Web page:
Indian workers Saudi
Pictured: Indian labourers work at the construction site of a building in Riyadh November 16, 2014.Reuters

Long queues of Indian workers, who were laid off in Saudi Arabia, now seeking jobs in Qatar suggest that they are more tempted to stay back owing to the high wages paid in the Gulf, even though temporarily considering the Indian government's offer of free boarding, lodging and plane tickets to India if they decide to do so before Sept. 25.

According to the Gulf Labour Markets and Migration programme, roughly half of the 50 million people in the Gulf Co-operation Council (GCC) are non-citizens. In Qatar and the UAE, it is more than 85%. In another unpublished study by Michael Clemens for the Centre for Global Development, it was revealed that those who moved to the UAE earned 250-350% more than those who had their contracts cancelled at the last minute because of the property-price crash in 2008.

Under the kafala (sponsorship), migrant workers in Bahrain, Kuwait, Oman, Qatar, Saudi Arabia and the UAE – collectively the GCC – are tied to their employers. They may not switch jobs or, in some cases, leave the country without their employer's permission. Despite it being illegal, many still have their passports confiscated.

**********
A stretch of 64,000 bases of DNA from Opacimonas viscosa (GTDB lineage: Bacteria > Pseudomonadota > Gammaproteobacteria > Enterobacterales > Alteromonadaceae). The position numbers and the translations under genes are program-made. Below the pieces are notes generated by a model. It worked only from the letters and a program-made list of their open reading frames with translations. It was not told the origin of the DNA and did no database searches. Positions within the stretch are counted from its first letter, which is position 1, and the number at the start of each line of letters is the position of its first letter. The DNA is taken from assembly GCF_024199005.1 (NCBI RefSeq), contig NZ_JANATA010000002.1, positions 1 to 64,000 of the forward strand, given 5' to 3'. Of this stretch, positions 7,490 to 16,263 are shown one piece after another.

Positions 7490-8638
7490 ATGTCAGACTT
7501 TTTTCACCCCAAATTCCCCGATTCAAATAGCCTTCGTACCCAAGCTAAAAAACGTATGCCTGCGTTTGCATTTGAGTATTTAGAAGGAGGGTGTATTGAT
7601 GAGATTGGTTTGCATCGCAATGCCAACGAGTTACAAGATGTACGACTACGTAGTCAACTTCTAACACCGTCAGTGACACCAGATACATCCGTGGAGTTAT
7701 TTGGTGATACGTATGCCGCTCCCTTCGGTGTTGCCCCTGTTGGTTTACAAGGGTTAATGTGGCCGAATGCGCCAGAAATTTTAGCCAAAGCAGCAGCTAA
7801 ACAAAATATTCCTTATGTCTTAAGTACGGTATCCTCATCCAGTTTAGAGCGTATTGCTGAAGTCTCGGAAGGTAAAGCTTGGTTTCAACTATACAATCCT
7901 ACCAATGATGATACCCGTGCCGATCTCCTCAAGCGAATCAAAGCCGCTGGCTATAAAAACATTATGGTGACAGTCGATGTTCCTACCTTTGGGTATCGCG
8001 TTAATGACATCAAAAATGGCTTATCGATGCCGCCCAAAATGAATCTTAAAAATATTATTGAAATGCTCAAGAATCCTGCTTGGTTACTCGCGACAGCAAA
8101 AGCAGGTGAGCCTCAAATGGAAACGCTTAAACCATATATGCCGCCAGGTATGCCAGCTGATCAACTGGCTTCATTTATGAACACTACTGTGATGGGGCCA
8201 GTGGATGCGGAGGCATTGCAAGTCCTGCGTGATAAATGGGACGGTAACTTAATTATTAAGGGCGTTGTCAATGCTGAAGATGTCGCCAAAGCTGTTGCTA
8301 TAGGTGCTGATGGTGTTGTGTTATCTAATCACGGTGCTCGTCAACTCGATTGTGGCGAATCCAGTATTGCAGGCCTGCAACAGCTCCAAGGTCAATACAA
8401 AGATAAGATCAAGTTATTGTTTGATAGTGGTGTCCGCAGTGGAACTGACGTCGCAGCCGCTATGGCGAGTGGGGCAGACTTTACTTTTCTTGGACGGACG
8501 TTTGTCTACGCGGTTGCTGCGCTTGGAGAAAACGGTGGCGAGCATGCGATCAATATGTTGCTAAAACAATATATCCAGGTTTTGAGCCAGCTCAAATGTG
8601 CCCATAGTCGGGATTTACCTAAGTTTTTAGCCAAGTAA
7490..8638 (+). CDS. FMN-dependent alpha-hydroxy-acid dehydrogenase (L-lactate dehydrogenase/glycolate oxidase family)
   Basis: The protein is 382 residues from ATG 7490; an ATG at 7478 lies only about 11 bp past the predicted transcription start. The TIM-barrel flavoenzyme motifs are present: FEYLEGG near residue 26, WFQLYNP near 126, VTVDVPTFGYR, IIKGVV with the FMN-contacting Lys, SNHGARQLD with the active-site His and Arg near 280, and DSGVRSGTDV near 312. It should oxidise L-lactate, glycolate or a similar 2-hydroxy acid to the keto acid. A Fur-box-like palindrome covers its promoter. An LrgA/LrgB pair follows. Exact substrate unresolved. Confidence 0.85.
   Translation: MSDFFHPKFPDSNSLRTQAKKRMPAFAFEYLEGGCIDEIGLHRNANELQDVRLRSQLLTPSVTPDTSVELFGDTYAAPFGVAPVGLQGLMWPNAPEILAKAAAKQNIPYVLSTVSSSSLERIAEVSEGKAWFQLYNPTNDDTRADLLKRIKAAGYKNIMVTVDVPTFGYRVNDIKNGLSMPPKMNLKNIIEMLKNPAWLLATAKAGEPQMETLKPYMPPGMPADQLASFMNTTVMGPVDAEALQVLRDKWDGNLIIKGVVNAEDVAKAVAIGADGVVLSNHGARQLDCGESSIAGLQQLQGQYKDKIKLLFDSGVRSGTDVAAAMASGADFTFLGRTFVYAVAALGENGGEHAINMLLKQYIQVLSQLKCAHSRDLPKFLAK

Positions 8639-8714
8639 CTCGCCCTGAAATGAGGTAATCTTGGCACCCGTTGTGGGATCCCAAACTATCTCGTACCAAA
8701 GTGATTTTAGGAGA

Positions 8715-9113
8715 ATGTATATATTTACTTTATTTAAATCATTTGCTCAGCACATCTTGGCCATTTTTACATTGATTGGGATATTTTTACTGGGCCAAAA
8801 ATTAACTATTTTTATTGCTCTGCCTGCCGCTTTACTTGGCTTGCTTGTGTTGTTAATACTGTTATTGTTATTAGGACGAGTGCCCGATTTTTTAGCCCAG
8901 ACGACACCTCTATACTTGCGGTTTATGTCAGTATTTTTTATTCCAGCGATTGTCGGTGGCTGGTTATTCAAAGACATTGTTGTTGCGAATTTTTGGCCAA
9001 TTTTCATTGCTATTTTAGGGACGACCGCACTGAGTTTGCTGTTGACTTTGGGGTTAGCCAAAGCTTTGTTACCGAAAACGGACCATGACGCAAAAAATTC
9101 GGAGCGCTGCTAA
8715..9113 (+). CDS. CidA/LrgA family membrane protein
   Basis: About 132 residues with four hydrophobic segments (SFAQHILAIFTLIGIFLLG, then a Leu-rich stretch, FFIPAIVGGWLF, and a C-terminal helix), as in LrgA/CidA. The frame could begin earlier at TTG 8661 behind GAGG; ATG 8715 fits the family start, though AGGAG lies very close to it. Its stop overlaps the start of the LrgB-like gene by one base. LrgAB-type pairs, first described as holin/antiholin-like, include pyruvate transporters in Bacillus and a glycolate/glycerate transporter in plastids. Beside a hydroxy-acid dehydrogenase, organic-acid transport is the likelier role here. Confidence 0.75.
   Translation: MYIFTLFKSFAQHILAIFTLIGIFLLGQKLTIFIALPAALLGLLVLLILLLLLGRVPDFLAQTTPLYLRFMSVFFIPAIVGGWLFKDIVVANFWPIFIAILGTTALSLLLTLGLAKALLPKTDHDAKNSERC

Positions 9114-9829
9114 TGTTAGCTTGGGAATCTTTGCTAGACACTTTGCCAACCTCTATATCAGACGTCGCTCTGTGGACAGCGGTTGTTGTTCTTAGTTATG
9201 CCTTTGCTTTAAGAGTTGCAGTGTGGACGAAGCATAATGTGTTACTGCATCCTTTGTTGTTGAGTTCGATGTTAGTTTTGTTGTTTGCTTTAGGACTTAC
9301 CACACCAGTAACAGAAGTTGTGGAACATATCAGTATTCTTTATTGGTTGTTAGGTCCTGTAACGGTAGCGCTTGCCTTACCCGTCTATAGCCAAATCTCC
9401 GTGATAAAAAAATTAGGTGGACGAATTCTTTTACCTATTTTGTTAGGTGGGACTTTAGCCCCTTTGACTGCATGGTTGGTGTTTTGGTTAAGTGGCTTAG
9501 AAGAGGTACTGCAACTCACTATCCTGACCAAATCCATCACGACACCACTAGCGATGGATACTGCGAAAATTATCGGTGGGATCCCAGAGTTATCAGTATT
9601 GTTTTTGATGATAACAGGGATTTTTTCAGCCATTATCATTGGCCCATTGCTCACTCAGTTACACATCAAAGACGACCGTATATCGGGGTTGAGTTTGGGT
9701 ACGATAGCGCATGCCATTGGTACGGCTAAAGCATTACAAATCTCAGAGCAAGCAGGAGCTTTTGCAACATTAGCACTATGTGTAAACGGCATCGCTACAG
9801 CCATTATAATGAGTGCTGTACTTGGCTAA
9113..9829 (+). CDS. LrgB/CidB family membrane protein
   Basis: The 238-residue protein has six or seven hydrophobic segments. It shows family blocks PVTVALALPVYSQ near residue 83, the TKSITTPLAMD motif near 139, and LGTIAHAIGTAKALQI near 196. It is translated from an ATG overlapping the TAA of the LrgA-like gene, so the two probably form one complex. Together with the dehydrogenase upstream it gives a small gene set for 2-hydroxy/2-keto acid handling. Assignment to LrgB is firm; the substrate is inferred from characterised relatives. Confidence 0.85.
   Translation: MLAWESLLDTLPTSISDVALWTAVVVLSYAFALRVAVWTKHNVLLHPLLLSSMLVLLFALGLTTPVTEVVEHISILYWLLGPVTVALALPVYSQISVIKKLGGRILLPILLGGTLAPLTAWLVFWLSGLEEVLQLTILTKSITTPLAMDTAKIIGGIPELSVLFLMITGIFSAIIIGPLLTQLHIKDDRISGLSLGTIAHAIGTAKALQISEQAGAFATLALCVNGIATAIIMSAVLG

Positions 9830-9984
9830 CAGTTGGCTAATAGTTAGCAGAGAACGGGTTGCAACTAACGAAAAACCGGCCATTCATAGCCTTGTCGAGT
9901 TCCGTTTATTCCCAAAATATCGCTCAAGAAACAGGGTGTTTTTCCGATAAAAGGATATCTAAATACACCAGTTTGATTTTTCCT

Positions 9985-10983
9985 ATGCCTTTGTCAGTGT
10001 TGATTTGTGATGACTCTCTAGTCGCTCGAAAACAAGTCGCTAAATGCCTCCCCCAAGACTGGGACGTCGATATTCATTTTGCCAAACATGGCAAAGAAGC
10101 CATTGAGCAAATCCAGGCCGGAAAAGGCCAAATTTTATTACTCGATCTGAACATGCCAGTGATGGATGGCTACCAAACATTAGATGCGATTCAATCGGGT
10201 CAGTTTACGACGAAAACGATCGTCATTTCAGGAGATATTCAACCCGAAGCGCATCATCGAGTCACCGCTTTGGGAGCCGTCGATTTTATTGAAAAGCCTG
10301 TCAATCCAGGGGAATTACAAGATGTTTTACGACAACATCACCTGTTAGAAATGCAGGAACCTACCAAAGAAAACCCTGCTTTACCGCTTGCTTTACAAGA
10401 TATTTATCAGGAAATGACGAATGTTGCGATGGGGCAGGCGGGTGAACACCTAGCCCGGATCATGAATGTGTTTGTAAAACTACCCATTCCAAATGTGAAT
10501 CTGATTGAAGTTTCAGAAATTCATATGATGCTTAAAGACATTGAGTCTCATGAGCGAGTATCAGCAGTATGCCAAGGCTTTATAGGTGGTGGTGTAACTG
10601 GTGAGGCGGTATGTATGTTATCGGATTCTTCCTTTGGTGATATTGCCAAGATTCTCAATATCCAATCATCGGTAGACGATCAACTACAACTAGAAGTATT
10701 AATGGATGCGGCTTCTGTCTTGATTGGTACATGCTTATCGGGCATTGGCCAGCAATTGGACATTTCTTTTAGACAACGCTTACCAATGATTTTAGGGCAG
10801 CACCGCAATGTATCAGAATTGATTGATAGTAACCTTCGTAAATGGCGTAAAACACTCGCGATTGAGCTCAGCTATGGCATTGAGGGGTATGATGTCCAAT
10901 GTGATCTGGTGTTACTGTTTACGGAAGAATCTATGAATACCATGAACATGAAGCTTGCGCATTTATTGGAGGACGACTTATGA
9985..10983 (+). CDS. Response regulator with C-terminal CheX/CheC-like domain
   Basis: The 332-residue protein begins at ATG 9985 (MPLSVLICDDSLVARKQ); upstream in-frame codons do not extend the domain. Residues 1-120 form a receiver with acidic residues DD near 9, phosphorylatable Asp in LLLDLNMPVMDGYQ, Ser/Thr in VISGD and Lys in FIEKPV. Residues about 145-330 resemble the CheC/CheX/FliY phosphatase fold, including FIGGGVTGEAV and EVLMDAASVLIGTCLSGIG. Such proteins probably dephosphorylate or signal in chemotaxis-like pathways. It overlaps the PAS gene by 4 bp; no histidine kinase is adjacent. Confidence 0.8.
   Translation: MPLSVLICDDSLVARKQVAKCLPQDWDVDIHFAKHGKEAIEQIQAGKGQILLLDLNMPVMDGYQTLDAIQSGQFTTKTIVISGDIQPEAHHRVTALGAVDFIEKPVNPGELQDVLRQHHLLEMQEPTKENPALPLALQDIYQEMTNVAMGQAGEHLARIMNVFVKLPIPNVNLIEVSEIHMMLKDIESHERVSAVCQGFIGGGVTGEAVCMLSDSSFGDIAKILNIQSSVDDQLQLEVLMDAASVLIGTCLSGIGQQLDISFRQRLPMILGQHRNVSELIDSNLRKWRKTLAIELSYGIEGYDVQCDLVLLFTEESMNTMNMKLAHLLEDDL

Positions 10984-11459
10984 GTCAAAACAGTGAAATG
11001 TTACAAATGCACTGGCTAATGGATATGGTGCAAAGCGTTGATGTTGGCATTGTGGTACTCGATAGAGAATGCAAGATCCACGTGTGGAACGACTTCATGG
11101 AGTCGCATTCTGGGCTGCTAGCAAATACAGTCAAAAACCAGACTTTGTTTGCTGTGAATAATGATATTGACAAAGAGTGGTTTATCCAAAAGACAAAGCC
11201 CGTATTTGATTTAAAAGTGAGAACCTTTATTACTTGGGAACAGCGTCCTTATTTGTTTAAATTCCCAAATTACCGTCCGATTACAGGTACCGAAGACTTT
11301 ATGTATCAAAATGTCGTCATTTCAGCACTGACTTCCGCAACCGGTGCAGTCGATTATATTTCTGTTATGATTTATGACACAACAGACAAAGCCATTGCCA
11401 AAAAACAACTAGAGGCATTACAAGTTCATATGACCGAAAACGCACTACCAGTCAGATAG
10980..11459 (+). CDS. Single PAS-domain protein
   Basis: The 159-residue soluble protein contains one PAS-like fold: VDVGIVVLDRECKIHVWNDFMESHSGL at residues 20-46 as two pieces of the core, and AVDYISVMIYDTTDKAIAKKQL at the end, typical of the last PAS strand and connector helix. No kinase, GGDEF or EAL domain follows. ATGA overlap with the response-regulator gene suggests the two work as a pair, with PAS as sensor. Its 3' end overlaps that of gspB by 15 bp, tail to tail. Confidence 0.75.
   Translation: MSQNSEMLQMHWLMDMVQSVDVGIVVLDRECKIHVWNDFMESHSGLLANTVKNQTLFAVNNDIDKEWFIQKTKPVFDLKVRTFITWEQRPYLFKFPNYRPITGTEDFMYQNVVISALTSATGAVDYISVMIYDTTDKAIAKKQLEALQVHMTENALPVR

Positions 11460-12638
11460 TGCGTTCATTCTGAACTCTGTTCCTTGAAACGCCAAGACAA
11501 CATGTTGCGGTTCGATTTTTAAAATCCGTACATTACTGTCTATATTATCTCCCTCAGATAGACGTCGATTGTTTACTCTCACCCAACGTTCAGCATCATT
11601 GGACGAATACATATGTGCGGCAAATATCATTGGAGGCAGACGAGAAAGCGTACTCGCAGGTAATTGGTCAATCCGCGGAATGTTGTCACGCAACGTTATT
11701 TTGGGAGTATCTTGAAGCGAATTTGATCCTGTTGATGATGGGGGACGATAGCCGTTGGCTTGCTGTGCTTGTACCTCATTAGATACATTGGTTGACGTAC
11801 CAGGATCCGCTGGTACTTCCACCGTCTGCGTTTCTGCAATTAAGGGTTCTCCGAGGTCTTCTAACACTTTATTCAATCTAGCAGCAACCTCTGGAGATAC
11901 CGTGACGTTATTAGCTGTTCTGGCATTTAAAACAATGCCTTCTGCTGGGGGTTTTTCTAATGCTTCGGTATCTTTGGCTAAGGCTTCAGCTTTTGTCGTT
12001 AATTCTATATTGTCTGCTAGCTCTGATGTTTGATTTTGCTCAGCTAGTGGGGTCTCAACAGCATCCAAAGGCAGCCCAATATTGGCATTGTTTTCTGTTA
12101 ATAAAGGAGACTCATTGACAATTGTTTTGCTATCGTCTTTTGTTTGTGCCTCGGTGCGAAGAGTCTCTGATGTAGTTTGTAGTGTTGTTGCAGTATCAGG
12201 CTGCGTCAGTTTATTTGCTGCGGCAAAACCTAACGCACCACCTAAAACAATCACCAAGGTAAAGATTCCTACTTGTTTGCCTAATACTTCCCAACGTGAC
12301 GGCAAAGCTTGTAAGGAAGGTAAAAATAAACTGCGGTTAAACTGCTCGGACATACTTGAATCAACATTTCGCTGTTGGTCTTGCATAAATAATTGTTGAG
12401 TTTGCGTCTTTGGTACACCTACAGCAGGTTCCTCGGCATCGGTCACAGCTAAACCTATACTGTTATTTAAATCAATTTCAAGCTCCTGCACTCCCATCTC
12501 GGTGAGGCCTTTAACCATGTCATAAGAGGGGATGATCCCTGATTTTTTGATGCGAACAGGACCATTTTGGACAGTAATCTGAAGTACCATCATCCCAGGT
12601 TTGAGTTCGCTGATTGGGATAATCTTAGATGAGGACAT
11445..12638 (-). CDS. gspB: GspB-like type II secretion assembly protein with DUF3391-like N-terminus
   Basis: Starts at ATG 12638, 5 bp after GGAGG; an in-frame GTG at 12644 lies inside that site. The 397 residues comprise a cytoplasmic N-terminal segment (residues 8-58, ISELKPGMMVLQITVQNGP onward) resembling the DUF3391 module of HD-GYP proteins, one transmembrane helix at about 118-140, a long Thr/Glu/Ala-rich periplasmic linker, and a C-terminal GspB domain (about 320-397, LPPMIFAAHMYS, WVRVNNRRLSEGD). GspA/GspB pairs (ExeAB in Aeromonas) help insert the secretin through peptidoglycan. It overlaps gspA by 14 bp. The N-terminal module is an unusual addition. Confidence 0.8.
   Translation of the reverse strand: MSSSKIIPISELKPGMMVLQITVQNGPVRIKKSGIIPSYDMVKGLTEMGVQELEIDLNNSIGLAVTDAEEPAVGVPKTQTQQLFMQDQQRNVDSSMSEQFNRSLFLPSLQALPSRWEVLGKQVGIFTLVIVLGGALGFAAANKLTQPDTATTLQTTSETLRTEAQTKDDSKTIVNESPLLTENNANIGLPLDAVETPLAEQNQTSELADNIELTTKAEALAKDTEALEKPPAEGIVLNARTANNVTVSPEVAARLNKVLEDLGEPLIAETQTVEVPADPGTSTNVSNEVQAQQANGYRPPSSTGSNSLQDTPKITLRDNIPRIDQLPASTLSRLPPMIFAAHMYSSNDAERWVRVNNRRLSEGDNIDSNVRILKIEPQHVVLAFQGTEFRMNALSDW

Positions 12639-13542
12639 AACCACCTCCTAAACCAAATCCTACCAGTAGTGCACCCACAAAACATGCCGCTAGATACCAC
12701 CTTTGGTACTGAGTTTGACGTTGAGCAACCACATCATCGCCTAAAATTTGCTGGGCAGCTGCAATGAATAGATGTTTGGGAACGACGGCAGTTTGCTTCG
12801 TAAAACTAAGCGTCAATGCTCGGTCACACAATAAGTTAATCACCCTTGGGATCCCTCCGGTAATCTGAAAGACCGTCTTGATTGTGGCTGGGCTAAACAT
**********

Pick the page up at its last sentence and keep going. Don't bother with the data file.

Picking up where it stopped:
A study by Suresh Naidu of Columbia University, Yaw Nyarko of New York University, and Shing-Yi Wang of Wharton School of Business revealed that in the UAE, wages for foreigners were 27% lower than they would be if firms had to compete with each other for labour. Cash-strapped employers of some companies accentuated the crisis for Indian workers in very much the same way as it refused to pay them wages and also refused them to leave the country.

The rational of having such few border restrictions for entry of migrants is balanced by how few rights are granted to the workers. Gulf citizens don't feel threatened because the workers can never become citizens or get a chance to enjoy any welfare policies. But despite that, Glen Weyl of Microsoft Research and Yale University suggests that when compared to the OECD countries, which send lots of aid but maintain border restrictions, GCC countries do more (per head) to reduce global income inequality.

According to Weyl, if the OECD countries open their borders to the same extent as Kuwait, which has two migrants for every native, global inequality could be cut by a quarter. Bahrain and the UAE have relaxed kafala rules to the extent that they have scrapped exit visas and allowed migrants to switch jobs.

Indian workers stranded in Saudi have been offered the same option by the Saudi government – to allow transfer of Indian employees who have lost their jobs to any other company within Saudi Arabia. In order to support their families and send remittance back home, it is likely that migrants will continue to mop floors and sweat on construction sites.

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